China sharply attacked Republican presidential candidate Ronald Reagan again today, focusing on new Reagan remarks on Taiwan that appeared to undercut efforts here by his running mate George Bush to mollify the Chinese.

Reagan has made a series of confusing and sometimes contradictory statements on the Taiwan issue. But each time he has been specific, he has seemed to favor some sort of official relations. For its part, Peking seems to be singling out those statements they perceive as affecting their interests most adversely.

A New China News Agency commentary published in the People's Daily said Reagan repeated on Wednesday in Los Angeles his intention "to set up a governmental liaison office in Taiwan, despite China's categorical repudiation of the idea."

The Taiwan question is emerging as a test of Reagan's ability to handle a sensitive foreign policy issue, and the candidate's aides apparently have advised him to limit his comments on the matter while Bush has been seeing top Chinese leaders this week.

Bush, due to leave China this afternoon, has spent much of his three days here playing down Reagan remarks of Aug. 16 supporting an official liaison office in Taiwan. Bush and Richard Allen, Reagan's foreign policy adviser, indicated yesterday that Reagan would have liked to set up such an office, but would not do so since it was barred by the U.S.-Taiwan Relations Act.

The new attack on Reagan by the Chinese said his "repeated statements" in favor of official ties with Taiwan "had deeply hurt the feelings of the 1 billion Chinese people" and "have given rise to widespread concern and indignation in China."

Bush first heard an account of Reagan's latest remarks on Taiwan from a reporter at a U.S. Embassy reception yesterday.

He put his hand to his forehead and groaned, but made no further comment.

The Chinese appear convinced that Bush, himself a former U.S. envoy here, does not favor a restoration of official ties with Taiwan, but cannot publicly contradict the leader of his ticket. Today's Chinese commentary did not mention Bush and a picture of him meeting Vice Chairman Deng Xiaoping yesterday was published on a different page of the People's Daily.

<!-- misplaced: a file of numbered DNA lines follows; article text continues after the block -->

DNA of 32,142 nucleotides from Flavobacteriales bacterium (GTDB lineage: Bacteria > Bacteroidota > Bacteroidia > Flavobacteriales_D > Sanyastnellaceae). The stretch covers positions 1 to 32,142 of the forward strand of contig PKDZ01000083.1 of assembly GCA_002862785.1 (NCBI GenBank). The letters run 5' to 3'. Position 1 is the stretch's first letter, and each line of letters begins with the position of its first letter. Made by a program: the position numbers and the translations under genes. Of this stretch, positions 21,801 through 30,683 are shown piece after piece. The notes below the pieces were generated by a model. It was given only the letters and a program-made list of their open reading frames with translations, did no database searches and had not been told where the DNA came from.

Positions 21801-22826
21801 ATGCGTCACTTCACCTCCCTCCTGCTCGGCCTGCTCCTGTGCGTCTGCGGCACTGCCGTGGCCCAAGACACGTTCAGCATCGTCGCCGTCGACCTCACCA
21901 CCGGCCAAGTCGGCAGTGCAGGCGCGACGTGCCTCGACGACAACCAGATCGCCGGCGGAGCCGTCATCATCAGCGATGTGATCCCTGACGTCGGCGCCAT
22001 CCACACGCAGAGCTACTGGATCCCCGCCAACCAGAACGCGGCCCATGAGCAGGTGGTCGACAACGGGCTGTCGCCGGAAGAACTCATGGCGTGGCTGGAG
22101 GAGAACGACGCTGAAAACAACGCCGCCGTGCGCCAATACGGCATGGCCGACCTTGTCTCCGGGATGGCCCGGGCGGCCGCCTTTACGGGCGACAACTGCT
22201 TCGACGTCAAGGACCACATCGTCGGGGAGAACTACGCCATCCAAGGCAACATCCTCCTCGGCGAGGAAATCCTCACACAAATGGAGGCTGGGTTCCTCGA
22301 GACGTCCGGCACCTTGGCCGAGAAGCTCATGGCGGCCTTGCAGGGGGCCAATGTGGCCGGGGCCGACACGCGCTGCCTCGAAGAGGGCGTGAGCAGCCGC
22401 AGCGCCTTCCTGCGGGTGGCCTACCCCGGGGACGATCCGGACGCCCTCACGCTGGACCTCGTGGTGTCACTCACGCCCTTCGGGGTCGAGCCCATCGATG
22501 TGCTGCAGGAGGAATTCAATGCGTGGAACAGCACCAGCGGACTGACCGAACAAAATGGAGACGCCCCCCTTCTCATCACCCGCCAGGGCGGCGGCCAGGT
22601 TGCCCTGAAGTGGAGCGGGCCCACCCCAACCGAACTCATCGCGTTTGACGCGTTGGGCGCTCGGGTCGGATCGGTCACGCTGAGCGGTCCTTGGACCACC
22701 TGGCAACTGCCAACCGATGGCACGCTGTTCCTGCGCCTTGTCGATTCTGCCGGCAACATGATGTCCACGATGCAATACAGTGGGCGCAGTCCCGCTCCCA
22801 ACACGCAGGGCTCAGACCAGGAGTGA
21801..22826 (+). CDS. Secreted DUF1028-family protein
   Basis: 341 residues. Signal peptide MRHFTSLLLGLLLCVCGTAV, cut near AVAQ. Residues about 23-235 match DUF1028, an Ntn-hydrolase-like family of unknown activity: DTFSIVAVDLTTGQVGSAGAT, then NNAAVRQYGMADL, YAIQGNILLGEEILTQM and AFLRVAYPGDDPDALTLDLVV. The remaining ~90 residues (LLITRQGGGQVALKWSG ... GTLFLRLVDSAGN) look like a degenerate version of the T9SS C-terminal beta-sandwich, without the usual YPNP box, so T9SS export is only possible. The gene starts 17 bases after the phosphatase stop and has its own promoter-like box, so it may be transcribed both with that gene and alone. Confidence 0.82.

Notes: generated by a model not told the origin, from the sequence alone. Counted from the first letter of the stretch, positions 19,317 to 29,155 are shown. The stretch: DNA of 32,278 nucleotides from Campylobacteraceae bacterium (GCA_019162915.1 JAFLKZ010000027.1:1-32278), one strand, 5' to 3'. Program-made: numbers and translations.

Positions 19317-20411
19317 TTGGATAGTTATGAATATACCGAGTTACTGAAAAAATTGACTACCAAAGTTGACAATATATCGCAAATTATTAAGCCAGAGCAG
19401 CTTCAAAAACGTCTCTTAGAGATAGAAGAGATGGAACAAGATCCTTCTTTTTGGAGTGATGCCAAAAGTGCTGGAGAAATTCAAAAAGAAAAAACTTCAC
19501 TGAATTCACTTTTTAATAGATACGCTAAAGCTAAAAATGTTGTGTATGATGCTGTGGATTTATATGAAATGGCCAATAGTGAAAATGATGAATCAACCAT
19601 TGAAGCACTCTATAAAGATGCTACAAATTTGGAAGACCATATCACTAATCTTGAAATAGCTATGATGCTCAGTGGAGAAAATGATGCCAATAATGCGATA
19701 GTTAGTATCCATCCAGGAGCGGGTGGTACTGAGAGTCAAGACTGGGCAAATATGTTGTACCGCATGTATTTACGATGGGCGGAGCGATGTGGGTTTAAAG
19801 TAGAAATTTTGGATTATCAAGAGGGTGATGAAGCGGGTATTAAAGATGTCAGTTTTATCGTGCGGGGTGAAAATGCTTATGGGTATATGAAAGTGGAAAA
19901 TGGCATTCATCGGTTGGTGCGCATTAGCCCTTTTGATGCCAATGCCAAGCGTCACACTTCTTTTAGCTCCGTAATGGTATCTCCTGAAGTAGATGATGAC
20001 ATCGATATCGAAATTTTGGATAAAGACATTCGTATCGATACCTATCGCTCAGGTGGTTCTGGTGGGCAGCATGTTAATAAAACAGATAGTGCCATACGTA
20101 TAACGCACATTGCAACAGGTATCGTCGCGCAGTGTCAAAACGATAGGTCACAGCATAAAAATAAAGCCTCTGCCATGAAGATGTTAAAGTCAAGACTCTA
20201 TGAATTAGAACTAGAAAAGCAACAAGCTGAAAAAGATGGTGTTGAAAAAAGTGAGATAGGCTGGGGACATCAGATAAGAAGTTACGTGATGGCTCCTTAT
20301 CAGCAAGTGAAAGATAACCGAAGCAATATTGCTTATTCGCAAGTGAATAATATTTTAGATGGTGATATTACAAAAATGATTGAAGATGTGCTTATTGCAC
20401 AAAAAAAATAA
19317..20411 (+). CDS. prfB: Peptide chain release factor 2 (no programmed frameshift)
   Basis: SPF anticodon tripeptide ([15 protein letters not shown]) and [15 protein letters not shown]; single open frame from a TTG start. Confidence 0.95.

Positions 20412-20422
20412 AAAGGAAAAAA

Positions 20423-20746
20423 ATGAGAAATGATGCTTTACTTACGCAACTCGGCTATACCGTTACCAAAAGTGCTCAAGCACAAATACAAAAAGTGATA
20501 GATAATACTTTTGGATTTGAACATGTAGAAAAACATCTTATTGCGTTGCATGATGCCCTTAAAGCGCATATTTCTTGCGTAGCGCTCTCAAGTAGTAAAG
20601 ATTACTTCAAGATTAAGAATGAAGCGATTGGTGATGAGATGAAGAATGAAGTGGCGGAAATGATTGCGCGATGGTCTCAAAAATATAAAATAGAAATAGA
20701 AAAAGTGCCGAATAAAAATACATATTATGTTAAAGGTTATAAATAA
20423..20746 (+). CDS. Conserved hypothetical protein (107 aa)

The Chinese object to official U.S. ties with Taiwan because they want no doubt cast on their claim to be the sole government of all of China. Peking did not agree to normalize relations with Washington in 1978 until the Carter administration promised to cut off all official links with the island.

American interests on Taiwan are now handled by an unofficial "institute" staffed by personnel temporarily retired from the State Department.

The Chinese commentary said today Reagan's decision to "turn back the clock" was "indeed surprising." It said "Reagan argued that China had misunderstood his remarks but that he did not mean to create 'two Chinas,' but who would believe it? To enter into 'governmental relations' or 'official relations' with Taiwan means to create 'two Chinas.' What other interpretation can there be?

"Reagan said that he does not mean to carry forward relations with China. This is nonsense. How can he further the relations with China when he flouts the will of the 1 billion Chinese people on a major issue involving China's territorial integrity and sovereignty?"